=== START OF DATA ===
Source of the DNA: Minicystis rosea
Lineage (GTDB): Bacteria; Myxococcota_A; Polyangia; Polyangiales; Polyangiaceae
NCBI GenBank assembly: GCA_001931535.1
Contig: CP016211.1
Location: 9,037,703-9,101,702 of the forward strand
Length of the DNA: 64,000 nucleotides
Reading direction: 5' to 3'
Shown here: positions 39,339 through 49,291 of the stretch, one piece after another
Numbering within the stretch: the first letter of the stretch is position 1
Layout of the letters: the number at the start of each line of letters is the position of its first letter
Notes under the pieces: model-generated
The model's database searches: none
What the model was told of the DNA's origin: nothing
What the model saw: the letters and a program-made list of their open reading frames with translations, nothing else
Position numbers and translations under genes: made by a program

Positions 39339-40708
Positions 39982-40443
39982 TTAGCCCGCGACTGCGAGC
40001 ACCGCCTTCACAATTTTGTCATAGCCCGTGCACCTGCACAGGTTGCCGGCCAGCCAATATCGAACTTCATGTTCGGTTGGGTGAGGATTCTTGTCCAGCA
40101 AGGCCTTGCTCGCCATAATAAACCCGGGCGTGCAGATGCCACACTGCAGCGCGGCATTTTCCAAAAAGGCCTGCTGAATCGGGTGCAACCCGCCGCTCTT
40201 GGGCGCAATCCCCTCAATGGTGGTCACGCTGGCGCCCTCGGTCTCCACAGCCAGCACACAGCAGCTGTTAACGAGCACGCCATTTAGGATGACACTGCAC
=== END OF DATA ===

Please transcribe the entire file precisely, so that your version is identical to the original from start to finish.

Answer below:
Source of the DNA: Minicystis rosea
Lineage (GTDB): Bacteria; Myxococcota_A; Polyangia; Polyangiales; Polyangiaceae
NCBI GenBank assembly: GCA_001931535.1
Contig: CP016211.1
Location: 9,037,703-9,101,702 of the forward strand
Length of the DNA: 64,000 nucleotides
Reading direction: 5' to 3'
Shown here: positions 39,339 through 49,291 of the stretch, one piece after another
Numbering within the stretch: the first letter of the stretch is position 1
Layout of the letters: the number at the start of each line of letters is the position of its first letter
Notes under the pieces: model-generated
The model's database searches: none
What the model was told of the DNA's origin: nothing
What the model saw: the letters and a program-made list of their open reading frames with translations, nothing else
Position numbers and translations under genes: made by a program

Positions 39339-40708
Positions 39982-40443
39982 TTAGCCCGCGACTGCGAGC
40001 ACCGCCTTCACAATTTTGTCATAGCCCGTGCACCTGCACAGGTTGCCGGCCAGCCAATATCGAACTTCATGTTCGGTTGGGTGAGGATTCTTGTCCAGCA
40101 AGGCCTTGCTCGCCATAATAAACCCGGGCGTGCAGATGCCACACTGCAGCGCGGCATTTTCCAAAAAGGCCTGCTGAATCGGGTGCAACCCGCCGCTCTT
40201 GGGCGCAATCCCCTCAATGGTGGTCACGCTGGCGCCCTCGGTCTCCACAGCCAGCACACAGCAGCTGTTAACGAGCACGCCATTTAGGATGACACTGCAC